Recent years have seen an unprecedented—and by some measures, also an unexpected—rise in UFO interest, following the revelation in 2017 that the Pentagon had quietly maintained a program for years that kept an eye on the skies, and on the lookout for advanced aerospace threats.
Although the sudden recent UFO interest appears to have waned somewhat (and predictably, I might add), following the release of a blandly worded nine-page report delivered to the Office of the Director of National Intelligence back in June, it remains evident that the last few years saw one of the most significant surges in public interest—and interest shown by government agencies—in the UFO topic in recent memory.
Headlines like “UFO sightings hit all-time high, report says” argued that statistical increases in UFO sightings were occurring. This, countered by headlines like “Reports of rising UFO sightings are greatly exaggerated” where Astronomy contributor Eric Betz argued (perhaps also predictably, given all of the attention the subject was receiving) that there aren’t more UFOs all of a sudden, but rather, all of the interest simply had UFOs on more people’s minds. Regardless, the Mutual UFO Network (MUFON), which remains the largest civilian UFO organization today, says its memberships increased as a result of all the hubbub.
While the actual number of UFO sightings in recent years might remain in debate, one thing seems pretty clear: no amount of sightings in recent years can compare with the numbers logged in 1973, which remains one of the most significant years for UFO sightings on record.
Reports from throughout the United States reached a crescendo in the Autumn months of 1973, possibly influenced by media attention that a report filed by then Georgia Governor Jimmy Carter filed with MUFON’s predecessor, the National Investigations Committee on Aerial Phenomena (NICAP), about an observation he had made four years earlier.
Within weeks, several Tennessee residents were reporting on an apparent rise in sightings of strange lights and triangular objects over their state in early September, and the following month, observations of egg-shaped flying craft began to also surface. In a notable account printed in the Pulaski Citizen, a group of teenage boys were said to have observed one of these egg-shaped UFOs land near the Anthony Hill community in Giles County, Tennessee, from which they watched “a large, hairy, stiffly walking occupant” emerged.
However, among the most widely reported incidents from the 1973 wave occurred on the evening of October 11, when a pair of men near Pascagoula, Mississippi, were fishing together after hours at the shipyard where they worked when they observed an egg-shaped object descending over the Pascagoula River, producing blue lights and an odd whirring noise as it moved over the water. The two witnesses, Charles Hickson and Calvin Parker, would go on to claim they were taken aboard the aircraft and examined by weird, robotic creatures in what became one of the best-known cases of alleged alien abduction in the annals of UFO studies.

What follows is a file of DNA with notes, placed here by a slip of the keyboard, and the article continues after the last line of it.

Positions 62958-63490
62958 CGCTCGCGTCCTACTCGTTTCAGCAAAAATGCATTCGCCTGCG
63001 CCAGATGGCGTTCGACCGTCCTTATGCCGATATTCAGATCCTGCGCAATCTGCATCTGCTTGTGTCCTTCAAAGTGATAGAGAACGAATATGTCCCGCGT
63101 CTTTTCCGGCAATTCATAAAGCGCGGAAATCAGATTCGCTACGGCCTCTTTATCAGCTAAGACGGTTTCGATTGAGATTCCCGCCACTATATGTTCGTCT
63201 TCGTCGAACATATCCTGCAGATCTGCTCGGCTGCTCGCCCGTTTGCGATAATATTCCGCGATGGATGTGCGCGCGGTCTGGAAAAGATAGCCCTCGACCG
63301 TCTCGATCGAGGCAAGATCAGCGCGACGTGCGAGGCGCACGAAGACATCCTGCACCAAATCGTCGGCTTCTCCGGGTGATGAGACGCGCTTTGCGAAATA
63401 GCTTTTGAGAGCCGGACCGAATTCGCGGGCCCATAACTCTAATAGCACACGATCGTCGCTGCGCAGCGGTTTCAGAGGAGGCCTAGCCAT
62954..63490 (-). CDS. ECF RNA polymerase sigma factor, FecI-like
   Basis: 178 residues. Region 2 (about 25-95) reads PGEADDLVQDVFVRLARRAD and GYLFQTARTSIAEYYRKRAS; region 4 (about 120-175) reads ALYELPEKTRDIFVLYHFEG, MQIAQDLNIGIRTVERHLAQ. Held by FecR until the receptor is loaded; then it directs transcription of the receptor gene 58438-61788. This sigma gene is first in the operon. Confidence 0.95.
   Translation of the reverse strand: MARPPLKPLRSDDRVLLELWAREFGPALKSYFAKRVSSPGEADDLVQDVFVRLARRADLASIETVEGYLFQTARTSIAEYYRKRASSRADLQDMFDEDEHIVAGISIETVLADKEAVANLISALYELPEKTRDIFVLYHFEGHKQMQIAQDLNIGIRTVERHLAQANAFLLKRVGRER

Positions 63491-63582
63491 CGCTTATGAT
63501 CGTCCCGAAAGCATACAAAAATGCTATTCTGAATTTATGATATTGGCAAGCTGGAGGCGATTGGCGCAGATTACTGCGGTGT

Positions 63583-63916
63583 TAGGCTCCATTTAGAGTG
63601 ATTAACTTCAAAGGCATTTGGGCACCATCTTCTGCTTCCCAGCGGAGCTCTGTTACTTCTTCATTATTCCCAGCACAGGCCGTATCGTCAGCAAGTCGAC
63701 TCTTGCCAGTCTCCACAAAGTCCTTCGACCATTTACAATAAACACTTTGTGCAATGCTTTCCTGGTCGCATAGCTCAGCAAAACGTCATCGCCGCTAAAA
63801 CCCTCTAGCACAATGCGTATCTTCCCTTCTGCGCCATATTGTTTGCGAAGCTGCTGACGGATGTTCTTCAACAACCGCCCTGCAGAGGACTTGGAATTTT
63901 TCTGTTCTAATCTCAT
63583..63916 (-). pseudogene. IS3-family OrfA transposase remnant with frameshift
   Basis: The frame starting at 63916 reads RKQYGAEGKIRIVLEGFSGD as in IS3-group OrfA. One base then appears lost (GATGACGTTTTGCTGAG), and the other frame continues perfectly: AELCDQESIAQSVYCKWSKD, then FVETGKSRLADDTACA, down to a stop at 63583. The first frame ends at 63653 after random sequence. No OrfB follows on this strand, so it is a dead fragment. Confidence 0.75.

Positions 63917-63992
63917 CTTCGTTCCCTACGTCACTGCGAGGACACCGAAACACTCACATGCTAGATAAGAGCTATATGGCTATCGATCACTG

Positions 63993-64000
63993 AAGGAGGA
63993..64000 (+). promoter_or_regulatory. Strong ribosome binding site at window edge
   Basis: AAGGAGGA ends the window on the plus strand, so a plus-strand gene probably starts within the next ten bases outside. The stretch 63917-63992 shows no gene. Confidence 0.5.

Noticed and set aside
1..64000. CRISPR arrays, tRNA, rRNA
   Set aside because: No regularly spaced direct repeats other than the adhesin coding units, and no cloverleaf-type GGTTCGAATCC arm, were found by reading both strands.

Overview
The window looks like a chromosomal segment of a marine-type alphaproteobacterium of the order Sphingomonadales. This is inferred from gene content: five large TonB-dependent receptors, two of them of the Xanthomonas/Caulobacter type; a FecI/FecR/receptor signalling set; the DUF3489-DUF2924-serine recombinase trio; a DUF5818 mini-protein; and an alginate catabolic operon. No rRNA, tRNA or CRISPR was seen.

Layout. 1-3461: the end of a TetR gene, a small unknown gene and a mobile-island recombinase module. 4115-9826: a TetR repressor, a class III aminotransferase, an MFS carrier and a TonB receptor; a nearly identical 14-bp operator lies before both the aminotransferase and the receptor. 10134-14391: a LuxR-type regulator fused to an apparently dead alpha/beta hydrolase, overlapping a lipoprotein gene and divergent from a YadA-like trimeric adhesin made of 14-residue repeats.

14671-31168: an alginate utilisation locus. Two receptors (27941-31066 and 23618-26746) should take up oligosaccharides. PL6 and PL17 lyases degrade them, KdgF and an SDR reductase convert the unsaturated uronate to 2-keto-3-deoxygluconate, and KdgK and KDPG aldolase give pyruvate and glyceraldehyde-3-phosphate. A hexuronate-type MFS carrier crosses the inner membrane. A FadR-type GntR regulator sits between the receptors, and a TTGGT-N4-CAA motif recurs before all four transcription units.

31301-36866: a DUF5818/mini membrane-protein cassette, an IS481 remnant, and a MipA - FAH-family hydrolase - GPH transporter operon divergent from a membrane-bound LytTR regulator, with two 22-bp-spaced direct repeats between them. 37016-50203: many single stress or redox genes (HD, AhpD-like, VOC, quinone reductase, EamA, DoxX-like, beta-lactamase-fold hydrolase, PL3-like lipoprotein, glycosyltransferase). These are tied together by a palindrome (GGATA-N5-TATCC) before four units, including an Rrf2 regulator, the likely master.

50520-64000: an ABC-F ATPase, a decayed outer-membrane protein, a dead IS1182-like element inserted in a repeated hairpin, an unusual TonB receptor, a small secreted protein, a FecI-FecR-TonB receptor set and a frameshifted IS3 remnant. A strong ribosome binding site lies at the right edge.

Walter Sullivan, writing for the New York Times the same month the Hickson and Parker incident occurred, noted that, “Rarely, if ever, since Kenneth Arnold reported in 1947 seeing what came to be known as ‘flying saucers’ during flight near Mount Rainier in Washington State have there been such widespread reports of unidentified flying objects, or UFO’s, as in recent days.”
Meanwhile, in Ohio a headline that would rival Sullivan’s appeared in the Monday, 22 Oct 1973 edition of the Lancaster Eagle-Gazette, titled “Helicopter Nearly Tangles With UFO.” It had been among the first articles that month that would recount the experiences of Army Captain Lawrence Coyne and three other servicemen that encountered an oblong-shaped UFO while flying to Cleveland after a routine medical examination earlier that evening.
According to their account, the men said their Huey helicopter nearly collided with an oblong shaped object with no apparent means of propulsion, which projected a green light into their cockpit as it hovered in front of them before taking off again at tremendous speed.
Safe it to say, none of the UFO events in recent years can quite compare to the kinds of stories that were appearing in American newspapers almost half a century ago, save only perhaps for the now widely discussed USS Nimitz incident that occurred off the California coast in 2004. Although UFO interest undoubtedly saw one of its most significant spikes in recent years, there has yet to be a string of sightings the likes of what happened in the final months of 1973, a year that UFO history buffs still count as being among the most important in the broader unfolding story of unexplained aerial phenomena throughout time.
By Micah Hanks